Golden Ray Wreck Continues to Spill Fuel Oil

golden ray
Oily sheen within and outside of the containment barrier, August 4 (St. Simons Sound Incident Response)

Published Aug 5, 2021 3:04 PM by The Maritime Executive

Salvage teams on the Golden Ray wreck removal project continue to deal with fuel oil spills as they gradually raise the latest section of the vessel's hull out of the water. 

Spillage began Saturday when the team began hoisting, which is usually accompanied by responders washing sediment out of the hull section to shed weight. It was the largest spill yet experienced during the salvage project, and tidal flows flushed an unknown quantity of oil out of the work site containment barrier and into St. Simons Sound. Significant oiling was observed on beaches and marshland on St. Simons Island and Jekyll Island, and additional cleanup personnel were called in to remove pollution from the shoreline. 

Mitigation efforts near section six after spillage on Wednesday (St. Simons Sound Incident Response)

On Wednesday morning, wreck removal personnel once again partially raised the sixth section. An oil discharge began to pool inside of retention boom around the section, and the salvage master paused the lifting operation to allow oil skimmers in with a floating vacuum system to pump out fuel oil floating on the surface. Some oil escaped beyond the perimeter barrier, and about 30 pollution control vessels were on hand to respond.  

“We are executing very controlled lifts of Section Six in order to recover any oil that discharges from the section without overwhelming our multi-layered mitigation system,” said Incident Commander Chris Graff of Gallagher Marine Systems. “Removing this section will take time and we appreciate the patience and support of the community as we move forward.”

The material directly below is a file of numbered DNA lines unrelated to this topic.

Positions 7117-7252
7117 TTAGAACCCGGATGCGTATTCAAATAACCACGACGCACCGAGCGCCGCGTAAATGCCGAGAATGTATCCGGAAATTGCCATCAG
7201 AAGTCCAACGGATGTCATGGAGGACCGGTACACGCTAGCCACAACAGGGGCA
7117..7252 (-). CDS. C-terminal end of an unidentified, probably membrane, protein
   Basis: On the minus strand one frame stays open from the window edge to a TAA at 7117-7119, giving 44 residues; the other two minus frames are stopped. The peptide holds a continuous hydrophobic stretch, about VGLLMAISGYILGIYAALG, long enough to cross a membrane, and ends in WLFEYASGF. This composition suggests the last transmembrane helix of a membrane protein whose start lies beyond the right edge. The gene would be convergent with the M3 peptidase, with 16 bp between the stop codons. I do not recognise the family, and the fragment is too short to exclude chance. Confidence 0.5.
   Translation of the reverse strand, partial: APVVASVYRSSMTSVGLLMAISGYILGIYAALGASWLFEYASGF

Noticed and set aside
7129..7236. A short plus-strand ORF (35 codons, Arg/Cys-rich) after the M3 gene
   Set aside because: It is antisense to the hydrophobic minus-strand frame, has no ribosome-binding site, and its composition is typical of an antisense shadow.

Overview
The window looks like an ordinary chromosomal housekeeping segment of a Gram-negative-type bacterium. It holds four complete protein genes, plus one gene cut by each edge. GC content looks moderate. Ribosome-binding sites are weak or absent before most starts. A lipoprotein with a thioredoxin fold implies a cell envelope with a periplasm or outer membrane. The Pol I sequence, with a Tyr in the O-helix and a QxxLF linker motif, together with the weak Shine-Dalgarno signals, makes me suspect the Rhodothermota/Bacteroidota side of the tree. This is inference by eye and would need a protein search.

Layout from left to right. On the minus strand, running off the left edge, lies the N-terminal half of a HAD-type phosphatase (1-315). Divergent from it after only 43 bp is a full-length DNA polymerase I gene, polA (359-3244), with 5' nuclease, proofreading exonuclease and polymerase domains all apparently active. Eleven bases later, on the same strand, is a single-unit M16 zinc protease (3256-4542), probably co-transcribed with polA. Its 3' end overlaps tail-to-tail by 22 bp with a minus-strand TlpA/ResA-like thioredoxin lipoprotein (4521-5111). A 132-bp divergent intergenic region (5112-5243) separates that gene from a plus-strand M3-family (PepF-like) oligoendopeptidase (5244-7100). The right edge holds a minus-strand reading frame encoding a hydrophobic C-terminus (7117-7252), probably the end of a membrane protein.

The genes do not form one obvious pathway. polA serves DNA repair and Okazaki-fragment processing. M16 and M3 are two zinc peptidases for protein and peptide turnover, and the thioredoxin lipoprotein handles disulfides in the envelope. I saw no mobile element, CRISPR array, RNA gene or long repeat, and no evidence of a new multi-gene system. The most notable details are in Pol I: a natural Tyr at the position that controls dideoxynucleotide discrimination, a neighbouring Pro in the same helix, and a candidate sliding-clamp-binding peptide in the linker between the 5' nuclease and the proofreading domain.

The salvage command said that lifting operations will be limited to conditions that are favorable for safety and spill control. 

About 80 people have been assigned to cleanup duty along the beaches of St. Simons Island, including popular swimming and sunbathing spots. The beaches remain open to the public, and Georgia's Department of Health has recommended that beach-goers remain vigilant. To control the damage, the teams are collecting up oiled sand and applying sphagnum moss and sorbent pads to oiled marsh grasses. 

Response teams apply sphagnum moss to oiled marsh grasses, St. Simons Island (St. Simons Sound Incident Response)

A wildlife assessment team from the Georgia Department of Natural Resources spotted a small number of oiled juvenile Royal terns on Bird Island on Wednesday, but did not attempt to recover them. The team will keep monitoring for wildlife impacts.

Fletcher Sams, the executive director of environmental group Altamaha Riverkeeper, told AP that he would like to see a Natural Resources Damage Assessment (a federal study typically performed by NOAA) to determine the cumulative impact of the Golden Ray grounding. "The natural resources of the area have been continuously damaged for two years almost," he told AP.